A proprietorship is a business that is owned and controlled by one person.  This is the oldest and most common form of business structure in use.  Typical examples of businesses that are operated as proprietorships include farms and small businesses such as restaurants and flower shops.  This type of business structure is used more dominantly in farming than in any other sector of the U.S. economy (Ingalsbe).  As the sole owner of the business, the proprietor is responsible for providing equity capital and making the key managerial and strategic decisions involved in running the business.  He is responsible for all debts and losses that the business might incur; in other words, the owner bears unlimited liability for the debts and losses of the business.  In return for bearing the risk of loss and providing the equity capital, the owner is entitled to any profits that the business generates.  Profits are taxed once, as part of the ownerís income at the applicable personal tax rate.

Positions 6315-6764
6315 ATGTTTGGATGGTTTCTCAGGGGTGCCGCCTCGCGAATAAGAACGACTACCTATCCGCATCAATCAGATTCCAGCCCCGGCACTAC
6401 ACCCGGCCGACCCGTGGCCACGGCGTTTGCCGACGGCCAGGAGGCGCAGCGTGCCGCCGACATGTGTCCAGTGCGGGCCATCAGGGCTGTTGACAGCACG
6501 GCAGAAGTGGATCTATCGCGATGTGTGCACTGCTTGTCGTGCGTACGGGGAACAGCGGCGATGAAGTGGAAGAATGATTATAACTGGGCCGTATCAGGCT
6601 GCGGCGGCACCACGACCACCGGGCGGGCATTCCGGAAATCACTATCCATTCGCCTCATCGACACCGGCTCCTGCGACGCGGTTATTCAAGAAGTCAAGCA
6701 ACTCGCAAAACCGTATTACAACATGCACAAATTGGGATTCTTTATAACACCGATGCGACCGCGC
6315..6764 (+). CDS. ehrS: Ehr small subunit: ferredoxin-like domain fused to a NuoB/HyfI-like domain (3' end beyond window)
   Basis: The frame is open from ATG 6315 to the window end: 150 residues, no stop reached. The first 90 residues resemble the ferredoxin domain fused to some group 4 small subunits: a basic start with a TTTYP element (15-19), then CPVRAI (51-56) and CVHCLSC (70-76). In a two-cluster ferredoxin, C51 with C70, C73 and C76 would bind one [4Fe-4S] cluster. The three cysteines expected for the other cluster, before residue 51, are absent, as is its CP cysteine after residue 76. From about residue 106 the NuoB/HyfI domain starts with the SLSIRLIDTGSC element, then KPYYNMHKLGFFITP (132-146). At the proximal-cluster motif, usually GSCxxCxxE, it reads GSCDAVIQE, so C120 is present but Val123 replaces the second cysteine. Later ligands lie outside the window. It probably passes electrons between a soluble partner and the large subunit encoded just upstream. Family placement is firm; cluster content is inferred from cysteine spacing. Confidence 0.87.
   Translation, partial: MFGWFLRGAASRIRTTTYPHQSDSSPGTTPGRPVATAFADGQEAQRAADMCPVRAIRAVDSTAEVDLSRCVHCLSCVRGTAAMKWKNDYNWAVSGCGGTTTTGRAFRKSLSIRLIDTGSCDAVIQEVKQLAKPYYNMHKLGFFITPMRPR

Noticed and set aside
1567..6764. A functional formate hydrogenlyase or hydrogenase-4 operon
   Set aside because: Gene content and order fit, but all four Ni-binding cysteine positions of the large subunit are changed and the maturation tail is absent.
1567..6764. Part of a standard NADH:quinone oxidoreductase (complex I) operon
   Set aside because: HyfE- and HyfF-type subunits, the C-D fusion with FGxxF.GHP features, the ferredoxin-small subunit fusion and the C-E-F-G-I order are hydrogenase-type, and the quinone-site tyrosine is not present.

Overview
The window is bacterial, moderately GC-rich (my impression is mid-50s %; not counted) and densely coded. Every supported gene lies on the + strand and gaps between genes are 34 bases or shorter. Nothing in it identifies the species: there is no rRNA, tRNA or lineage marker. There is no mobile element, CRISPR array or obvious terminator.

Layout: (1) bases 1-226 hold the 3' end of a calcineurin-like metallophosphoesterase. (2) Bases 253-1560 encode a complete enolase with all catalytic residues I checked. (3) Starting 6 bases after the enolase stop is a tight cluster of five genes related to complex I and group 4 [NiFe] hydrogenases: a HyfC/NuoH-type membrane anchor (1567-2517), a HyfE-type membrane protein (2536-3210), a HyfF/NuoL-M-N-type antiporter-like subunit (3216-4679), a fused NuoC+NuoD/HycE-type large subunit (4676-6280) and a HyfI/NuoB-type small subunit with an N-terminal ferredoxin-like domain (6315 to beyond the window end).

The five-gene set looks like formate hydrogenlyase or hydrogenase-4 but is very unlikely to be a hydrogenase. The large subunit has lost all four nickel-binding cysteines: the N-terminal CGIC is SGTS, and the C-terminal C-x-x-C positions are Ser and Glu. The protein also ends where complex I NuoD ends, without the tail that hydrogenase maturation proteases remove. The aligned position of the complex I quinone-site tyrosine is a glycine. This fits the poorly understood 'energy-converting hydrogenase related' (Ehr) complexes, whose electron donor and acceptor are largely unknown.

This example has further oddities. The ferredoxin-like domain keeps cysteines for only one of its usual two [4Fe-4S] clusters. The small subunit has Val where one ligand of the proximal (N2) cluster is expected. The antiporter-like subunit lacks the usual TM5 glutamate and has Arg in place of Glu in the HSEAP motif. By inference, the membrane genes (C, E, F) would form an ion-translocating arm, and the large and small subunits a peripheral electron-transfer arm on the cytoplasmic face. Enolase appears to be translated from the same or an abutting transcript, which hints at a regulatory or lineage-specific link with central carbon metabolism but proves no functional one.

Partnership

     A partnership is a business that is owned and controlled by two or more individuals.  Typical examples of businesses that are operated as partnerships include professional law and accounting firms.  Some farms are also operated as partnerships, most commonly between a parent and child.   The rights and responsibilities of each partner are usually described in some sort of partnership agreement.  This agreement will provide the details as to how business decisions will be made and how voting power is allocated among partners.  It will also stipulate how earnings are to be allocated among partners.  Note, however, that a partnership can be found to legally exist even without a written agreement.